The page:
Whose Brews?   Our Brews!

A place for musings, sharing stories, trying new things, and exploring the intersections of beer, social justice, and privilege.

On Me Too

I once worked fleetingly at a fancy bakery next to a construction site for an even fancier retail store. The general contractor for the construction site would come in every day, sometimes multiple times a day, and order cappuccinos with four extra shots, and, if my boss were around, harass her.  

“When will you marry me?” he’d ask.

She’d laugh it off. “I’m taken. I’m spoken for.”

“You’d be such a perfect wife. When are you going to leave him for me?”

The rest of us knew she was uncomfortable. In fact, she loathed him. We all loathed him. It got to be so when he came in she’d try to disappear. We wished we could disappear, too - he’d comment on our looks and baking abilities like he was selecting a bride from an auction block. But he reserved his most pointed attacks for my boss. One time, while she was frosting a cake, he said, “You’re a good spreader.”

Although we – an almost entirely female team – loathed this man and dreaded his appearance, we said nothing to him. In fact, after one particularly egregious visit, when I and the other women working that shift were talking about whether there was something we could do, my boss shut us down.

“Don’t you say anything to him,” she said. “Don’t say anything. Just give him his cappuccino.”

At the time, I remember being more disturbed that I was instructed – by my female boss who was being terrorized – to remain silent if I felt violated than I was by any violation itself. It was more important to protect his comfort and entitlement than my own safety and sense of self. It was her damn store, and yet she felt there was no recourse against an old lecher who strolled around like it was his.

That messed up bullshit was one of the many reasons I quit.

I had forgotten about this man, but recently, these and other memories have been resurfacing. They crack open in me like a wound that I have gotten so accustomed to I sometimes forget I am split open. I forget that I walk around cut in two.

Like many women and genderqueer and trans folk, I’ve been heartened by the sudden surge of accountability, reckoning, and conversation about what it is like to be female-bodied in this world and the male-patterned bullshit that must stop. Heartened, and also saddened and horrified and broken open. It feels like we are showing our wounds, saying, “Remember when you did this? It was today, and yesterday, and the day before that.”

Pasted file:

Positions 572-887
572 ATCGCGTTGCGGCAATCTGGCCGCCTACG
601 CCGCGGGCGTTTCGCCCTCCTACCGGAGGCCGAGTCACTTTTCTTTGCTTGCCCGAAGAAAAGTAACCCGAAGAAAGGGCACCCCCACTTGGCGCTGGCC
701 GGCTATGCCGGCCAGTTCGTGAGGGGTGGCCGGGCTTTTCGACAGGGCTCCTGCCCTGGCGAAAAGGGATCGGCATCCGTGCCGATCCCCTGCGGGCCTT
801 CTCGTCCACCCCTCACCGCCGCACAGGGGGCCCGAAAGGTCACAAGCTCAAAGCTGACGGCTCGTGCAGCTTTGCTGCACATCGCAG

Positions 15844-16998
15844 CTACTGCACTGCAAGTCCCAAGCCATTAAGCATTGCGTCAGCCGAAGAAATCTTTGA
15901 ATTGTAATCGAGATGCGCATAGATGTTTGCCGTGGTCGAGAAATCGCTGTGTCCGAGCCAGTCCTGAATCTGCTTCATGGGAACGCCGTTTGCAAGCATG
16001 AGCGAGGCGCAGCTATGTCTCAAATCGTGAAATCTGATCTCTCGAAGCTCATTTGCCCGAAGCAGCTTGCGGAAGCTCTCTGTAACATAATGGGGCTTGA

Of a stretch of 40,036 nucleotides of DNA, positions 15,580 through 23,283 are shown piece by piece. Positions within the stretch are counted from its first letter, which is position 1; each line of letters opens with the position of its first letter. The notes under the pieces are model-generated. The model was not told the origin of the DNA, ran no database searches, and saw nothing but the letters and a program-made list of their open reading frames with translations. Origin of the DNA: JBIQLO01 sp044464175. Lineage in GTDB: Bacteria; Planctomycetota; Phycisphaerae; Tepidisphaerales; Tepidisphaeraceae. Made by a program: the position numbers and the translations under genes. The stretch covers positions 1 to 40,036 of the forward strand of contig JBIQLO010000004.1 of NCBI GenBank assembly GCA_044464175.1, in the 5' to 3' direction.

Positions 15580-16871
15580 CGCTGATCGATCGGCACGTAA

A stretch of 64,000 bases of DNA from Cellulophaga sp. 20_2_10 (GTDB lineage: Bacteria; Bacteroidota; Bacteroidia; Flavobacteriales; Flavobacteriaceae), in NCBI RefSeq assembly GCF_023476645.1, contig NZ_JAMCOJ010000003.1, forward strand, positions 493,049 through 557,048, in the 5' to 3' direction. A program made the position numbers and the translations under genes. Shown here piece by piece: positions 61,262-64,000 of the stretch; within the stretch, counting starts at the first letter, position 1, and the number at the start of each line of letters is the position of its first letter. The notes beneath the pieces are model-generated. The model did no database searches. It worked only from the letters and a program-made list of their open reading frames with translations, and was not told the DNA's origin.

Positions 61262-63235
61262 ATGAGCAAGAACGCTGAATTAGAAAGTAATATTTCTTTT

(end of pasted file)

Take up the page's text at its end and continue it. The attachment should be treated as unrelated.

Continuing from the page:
The men I’ve spoken with are saddened and horrified, too, but they also use words like “shocked” and “surprised.” They seem a little wide-eyed, a little cowed.

The women are surprised that suddenly it seems to matter, the men are surprised that it’s been happening all along.

And the men I’ve spoken with remain wary of seeing their own complicity. They are inclined to want to believe it’s some bad apples who had too much power and abused it – it’s funny how it can turn into an abuse of power, instead of an abuse of women. There is an anxious undercurrent of, “who’s next?” as if it’s not just about everyone. As if it’s not probably them. There is a subtext there of “not me.”

There is a part of me I don’t like very much that finds their fear sweetly comforting. For what is sure to be a brief cultural moment, they have a glimpse of what it is like to have their voice doubted, their decisions interrogated, their blithe freedom to do whatever the hell they want curtailed. For this brief moment, we have a glimpse of what it is like to feel like the world gives a shit about the shit we’ve endured. For a moment there are consequences.

For a moment it feels like our “no” means something. Perhaps we can finally have our bodies back. Perhaps we can finally be free.

I know some folks feel like it’s out of control, like wildfire. But I think they don’t realize the fires have been raging for a long, long time.

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For Whose Brews and in my own foray into the craft beer industry, I’ve spoken with many women in the craft beer world about their experiences in a male-dominated, male-centered space. Even though the food and beverage industry is rife with sexual harassment and assault (along with other low-wage work), the women I speak with often can’t immediately name an example of the way this has shown up in their lives. When I ask them about the sexism and misogyny they experience, they’ll say, “yeah, it happens, but I just shake it off,” or “I don’t let it get to me.” Sometimes they will even say they aren’t affected by it at all.